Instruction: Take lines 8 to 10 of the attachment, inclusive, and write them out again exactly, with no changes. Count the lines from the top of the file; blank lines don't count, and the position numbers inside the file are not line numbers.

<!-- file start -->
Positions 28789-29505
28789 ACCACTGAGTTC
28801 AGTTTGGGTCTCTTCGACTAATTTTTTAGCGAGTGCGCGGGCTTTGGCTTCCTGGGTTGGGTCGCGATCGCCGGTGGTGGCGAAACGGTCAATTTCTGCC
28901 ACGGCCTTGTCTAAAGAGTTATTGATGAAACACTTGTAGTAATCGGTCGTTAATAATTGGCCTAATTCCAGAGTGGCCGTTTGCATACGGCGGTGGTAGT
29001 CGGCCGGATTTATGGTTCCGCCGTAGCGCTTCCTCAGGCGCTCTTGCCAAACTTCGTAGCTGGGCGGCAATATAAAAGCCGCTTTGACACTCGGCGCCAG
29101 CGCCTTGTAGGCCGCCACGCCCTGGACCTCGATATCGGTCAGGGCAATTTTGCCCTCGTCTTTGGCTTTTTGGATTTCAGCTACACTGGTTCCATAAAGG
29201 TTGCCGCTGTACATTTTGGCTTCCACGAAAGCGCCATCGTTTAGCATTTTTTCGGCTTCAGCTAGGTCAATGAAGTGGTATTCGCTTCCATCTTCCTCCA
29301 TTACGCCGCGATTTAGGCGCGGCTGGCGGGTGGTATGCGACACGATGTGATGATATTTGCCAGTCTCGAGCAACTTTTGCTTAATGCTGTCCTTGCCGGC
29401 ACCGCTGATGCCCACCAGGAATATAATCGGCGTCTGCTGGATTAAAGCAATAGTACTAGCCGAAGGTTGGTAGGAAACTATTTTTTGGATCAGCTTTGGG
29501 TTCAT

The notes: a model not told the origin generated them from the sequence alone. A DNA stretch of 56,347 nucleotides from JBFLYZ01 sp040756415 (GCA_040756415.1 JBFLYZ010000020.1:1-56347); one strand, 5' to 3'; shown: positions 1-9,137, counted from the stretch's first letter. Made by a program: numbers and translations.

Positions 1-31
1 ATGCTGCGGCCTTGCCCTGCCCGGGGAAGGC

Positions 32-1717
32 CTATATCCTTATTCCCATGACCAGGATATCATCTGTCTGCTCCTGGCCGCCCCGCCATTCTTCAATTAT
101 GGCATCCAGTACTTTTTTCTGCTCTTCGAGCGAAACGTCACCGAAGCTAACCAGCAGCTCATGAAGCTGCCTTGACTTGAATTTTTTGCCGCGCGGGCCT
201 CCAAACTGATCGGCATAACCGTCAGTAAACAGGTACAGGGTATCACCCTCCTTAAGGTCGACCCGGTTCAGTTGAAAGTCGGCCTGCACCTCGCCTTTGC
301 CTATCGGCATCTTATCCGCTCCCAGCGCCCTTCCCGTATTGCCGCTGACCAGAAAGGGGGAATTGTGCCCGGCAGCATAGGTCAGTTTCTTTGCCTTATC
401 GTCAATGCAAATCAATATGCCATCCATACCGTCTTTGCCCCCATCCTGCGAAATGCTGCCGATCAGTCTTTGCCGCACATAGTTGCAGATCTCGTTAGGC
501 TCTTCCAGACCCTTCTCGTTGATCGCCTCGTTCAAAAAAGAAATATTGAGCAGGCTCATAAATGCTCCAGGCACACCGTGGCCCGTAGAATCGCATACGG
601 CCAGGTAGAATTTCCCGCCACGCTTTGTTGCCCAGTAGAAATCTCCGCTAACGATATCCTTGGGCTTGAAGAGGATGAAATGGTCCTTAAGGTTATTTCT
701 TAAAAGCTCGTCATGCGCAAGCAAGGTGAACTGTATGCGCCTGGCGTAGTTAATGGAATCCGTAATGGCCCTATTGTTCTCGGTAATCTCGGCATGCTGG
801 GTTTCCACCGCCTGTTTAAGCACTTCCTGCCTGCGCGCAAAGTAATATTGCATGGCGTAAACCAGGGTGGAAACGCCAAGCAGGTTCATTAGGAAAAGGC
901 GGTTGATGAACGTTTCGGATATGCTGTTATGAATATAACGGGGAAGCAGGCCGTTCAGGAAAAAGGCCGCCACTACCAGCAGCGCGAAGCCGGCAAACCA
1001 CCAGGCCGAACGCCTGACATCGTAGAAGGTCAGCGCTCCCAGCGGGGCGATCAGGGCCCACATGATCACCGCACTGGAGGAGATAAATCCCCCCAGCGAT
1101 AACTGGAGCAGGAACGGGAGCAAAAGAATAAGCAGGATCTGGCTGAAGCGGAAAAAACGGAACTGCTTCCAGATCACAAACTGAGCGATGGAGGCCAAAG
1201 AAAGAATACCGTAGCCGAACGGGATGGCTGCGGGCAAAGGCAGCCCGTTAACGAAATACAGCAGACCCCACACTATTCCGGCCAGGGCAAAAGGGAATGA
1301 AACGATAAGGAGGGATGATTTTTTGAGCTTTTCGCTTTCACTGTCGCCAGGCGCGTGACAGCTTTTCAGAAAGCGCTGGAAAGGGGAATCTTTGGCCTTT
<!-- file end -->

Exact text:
29301 TTACGCCGCGATTTAGGCGCGGCTGGCGGGTGGTATGCGACACGATGTGATGATATTTGCCAGTCTCGAGCAACTTTTGCTTAATGCTGTCCTTGCCGGC
29401 ACCGCTGATGCCCACCAGGAATATAATCGGCGTCTGCTGGATTAAAGCAATAGTACTAGCCGAAGGTTGGTAGGAAACTATTTTTTGGATCAGCTTTGGG
29501 TTCAT